Just missing this latest list are Patriots edge defender Jabaal Sheard, who ranked 59th last season in PFF metrics, and safety Patrick Chung, who ranked 62nd. Cornerback Malcolm Butler, wide receiver Julian Edelman, and running back Dion Lewis did not make either list. Kicker Stephen Gostkowski deserves mention, too.
55. S Devin McCourty
McCourty has cornerback speed and change of direction skills that allows him to play tough assignments in quarters coverage or lined up deep against out-breaking routes, but he also patrols typical deep zones very well and makes it tough for opposing quarterbacks to fit passes in against him.
McCourty ranked 94th in PFF’s Top 101 of 2015, so the outlet is projecting a bigger season for the team’s marquee defensive back. Perhaps the addition of 2nd round rookie cornerback Cyrus Jones will allow McCourty to move to the backend of the secondary and force a few more turnovers, but McCourty remains a valuable and versatile cog in the secondary.
I’m surprised Patrick Chung didn’t make the list.
52. LB Dont’a Hightower
The Patriots use their inside linebackers on the blitz a lot, and Hightower has proven to have a talent for getting after the quarterback, notching 28 total pressures in 2015. In coverage, he has also allowed only one touchdown over the last two years.
Hightower always seems to exceed expectations because he seems to have the bar set relatively low on an annual basis. I think he’s a better and more consistent linebacker than Collins, but receives less praise since he’s clearly less athletic. Collins has more upside, but Hightower has been the whole package since day one.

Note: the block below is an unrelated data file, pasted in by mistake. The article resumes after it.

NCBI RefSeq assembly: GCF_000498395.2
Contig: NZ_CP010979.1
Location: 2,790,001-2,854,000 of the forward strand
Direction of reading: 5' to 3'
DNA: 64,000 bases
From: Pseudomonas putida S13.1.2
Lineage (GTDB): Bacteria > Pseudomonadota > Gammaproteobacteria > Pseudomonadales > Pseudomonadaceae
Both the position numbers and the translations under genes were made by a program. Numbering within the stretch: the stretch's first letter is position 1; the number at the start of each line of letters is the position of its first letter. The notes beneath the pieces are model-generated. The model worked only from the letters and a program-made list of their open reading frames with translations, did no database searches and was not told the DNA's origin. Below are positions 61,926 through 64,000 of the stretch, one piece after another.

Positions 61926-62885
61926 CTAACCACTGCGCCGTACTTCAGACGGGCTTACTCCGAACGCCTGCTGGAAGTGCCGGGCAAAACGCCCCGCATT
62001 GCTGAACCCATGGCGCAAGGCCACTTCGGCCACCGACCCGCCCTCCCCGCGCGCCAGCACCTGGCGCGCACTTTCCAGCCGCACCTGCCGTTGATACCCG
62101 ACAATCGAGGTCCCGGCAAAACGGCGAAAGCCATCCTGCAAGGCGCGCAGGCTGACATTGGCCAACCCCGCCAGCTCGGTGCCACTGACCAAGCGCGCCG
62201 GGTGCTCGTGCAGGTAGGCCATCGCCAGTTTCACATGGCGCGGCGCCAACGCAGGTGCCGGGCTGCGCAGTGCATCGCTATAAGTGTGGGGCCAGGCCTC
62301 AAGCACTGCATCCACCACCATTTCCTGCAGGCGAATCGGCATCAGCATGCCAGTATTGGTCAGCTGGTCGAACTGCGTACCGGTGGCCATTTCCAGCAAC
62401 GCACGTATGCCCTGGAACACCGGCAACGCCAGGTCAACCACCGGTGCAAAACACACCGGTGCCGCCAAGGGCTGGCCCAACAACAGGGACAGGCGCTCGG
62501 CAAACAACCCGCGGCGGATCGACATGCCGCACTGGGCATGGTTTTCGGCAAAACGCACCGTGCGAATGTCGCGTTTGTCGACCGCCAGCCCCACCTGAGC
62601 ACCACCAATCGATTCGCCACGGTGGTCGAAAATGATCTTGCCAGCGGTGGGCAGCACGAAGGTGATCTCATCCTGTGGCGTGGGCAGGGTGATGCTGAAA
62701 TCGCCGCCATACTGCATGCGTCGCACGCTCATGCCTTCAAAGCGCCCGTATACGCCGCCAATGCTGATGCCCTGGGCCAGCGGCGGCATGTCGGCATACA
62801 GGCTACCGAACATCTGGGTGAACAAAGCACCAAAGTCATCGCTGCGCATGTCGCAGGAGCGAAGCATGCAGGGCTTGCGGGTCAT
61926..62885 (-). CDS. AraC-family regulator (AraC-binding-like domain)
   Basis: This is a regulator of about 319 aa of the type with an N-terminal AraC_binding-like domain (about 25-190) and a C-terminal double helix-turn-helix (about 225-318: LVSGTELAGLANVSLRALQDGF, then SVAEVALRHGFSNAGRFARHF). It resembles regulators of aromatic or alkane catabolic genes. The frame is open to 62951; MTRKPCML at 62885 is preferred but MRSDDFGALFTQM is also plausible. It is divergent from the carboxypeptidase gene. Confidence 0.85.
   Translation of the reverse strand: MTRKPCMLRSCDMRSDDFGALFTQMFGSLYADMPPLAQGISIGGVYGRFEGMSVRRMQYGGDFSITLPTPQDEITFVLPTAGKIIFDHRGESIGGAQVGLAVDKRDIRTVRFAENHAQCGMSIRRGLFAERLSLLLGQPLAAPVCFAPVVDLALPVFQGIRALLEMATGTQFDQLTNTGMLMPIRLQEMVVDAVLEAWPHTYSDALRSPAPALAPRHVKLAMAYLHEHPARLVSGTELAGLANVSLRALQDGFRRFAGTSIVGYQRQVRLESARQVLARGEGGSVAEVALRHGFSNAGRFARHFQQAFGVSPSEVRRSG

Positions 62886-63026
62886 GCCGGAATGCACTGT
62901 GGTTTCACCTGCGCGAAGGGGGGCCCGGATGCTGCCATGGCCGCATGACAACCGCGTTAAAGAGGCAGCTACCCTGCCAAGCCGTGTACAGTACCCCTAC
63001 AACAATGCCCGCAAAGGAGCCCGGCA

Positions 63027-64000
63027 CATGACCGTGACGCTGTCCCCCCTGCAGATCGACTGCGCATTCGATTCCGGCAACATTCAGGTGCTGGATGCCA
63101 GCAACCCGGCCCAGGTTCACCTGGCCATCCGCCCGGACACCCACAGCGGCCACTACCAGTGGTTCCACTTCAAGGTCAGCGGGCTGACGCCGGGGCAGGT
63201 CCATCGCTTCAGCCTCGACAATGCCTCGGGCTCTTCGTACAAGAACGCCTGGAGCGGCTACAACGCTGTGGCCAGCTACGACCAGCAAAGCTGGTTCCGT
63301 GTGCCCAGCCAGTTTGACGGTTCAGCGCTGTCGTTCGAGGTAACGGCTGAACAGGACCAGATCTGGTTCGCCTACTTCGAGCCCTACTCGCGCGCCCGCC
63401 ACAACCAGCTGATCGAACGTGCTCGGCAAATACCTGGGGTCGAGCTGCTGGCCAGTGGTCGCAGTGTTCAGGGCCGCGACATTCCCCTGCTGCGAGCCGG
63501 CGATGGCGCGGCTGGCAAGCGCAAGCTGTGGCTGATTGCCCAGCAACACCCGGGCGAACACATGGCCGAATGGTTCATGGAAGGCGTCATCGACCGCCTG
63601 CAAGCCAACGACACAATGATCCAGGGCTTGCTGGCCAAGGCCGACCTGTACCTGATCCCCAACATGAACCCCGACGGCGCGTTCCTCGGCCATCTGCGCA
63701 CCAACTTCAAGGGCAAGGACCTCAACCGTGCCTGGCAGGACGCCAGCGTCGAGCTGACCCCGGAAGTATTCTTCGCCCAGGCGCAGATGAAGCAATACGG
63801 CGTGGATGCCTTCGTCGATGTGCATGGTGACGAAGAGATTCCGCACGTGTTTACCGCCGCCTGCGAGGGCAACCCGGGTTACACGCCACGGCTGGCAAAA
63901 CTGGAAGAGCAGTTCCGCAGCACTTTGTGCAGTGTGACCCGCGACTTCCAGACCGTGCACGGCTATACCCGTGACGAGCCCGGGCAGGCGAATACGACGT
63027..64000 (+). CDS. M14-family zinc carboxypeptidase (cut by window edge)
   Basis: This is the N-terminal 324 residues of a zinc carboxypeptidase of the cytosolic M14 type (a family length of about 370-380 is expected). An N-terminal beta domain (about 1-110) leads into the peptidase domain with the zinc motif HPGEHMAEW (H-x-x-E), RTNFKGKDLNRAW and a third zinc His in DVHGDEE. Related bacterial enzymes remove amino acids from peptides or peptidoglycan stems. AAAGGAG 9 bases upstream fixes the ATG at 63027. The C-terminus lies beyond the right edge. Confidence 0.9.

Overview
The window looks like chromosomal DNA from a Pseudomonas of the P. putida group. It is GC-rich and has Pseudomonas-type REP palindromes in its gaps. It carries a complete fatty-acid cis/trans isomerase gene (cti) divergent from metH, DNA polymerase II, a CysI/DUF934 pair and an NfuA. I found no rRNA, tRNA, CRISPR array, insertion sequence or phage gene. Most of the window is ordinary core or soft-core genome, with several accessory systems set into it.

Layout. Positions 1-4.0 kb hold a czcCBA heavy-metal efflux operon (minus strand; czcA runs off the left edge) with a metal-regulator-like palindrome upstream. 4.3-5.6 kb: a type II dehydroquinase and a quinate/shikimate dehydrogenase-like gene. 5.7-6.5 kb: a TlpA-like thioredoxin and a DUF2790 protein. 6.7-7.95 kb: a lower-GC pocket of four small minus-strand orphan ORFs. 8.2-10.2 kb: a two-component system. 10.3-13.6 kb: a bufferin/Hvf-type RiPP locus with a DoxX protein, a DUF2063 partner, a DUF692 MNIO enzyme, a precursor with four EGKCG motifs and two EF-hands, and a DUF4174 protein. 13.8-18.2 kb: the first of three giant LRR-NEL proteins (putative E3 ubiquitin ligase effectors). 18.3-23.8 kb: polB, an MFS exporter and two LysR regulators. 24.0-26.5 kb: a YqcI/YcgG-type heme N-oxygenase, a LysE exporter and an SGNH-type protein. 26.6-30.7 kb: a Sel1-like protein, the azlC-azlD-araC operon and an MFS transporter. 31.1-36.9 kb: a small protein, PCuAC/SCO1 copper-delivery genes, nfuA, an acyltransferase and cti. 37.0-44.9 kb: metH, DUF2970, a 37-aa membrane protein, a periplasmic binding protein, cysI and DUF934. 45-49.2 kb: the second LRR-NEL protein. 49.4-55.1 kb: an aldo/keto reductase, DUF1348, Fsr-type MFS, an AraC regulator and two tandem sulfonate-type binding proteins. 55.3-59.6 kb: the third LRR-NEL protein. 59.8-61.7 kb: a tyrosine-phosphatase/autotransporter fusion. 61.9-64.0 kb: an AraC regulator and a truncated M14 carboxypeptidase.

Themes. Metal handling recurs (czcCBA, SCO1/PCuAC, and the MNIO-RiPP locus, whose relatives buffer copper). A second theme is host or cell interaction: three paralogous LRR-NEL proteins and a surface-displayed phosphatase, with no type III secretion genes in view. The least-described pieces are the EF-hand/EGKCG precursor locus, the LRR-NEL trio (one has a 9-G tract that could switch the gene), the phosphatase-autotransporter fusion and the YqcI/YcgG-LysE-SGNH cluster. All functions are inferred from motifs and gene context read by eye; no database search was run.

31. LB Jamie Collins
Jamie Collins represents the new breed of athletic linebacker that can do it all for a defense. In each of the past two seasons, he has graded well in every area of play PFF measures, and his grades have been among the best at his position. He can defend the run, blitz, and cover with almost equal effectiveness and ability, and has the athleticism to match up with more than just big tight ends and running backs out of the backfield.
Collins is already one of the best linebackers in the league, but it’s clear that he’s still just scratching the surface of his potential. If he had Hightower’s consistency, he would be regarded as the best linebacker in the league. And it’s okay that he doesn’t have that consistency- he’s still learning the position.
After bouncing around from the secondary to the defensive line in college, Collins is finally able to focus on one position. I would expect his 2016 season to be one of the best in the league.
15. QB Tom Brady
Brady has been playing arguably the best football of his career, and there may be no quarterback with a greater mastery of his offense. Despite a disaster of an offensive line, Brady gets the ball out of his hands faster than almost any other passer (second-fastest average time to throw in 2015, behind only Andy Dalton), and consistently hits the right guy for quick, short gains.
Brady ranks as PFF’s #2 quarterback for 2016, behind Packers QB Aaron Rodgers. The Patriots don’t ask Brady to throw some of the more difficult passes like his contemporaries, but Brady and offensive coordinator Josh McDaniels have concocted an offense that is low risk and highly productive- and no one does better than Brady.
2. TE Rob Gronkowski
Even the best receiving weapons at the position can only hope to match what Gronk can do, and none of them can come close to his blocking prowess, which would hold up in the smash-mouth football days of decades ago. Gronk is one of the league’s better blocking TEs at a time when that role has become almost a specialist position, allowing the Patriots to be truly diverse on offense and pose matchup problems simply by having an elite, prototype, traditional TE. Gronk is the league’s most unstoppable force on offense, and the second-best player in football.
Gronk comes in second place to Texans defensive lineman J.J. Watt. Not bad.
Not bad at all.
Check out the full list here. Is there anyone you think was snubbed?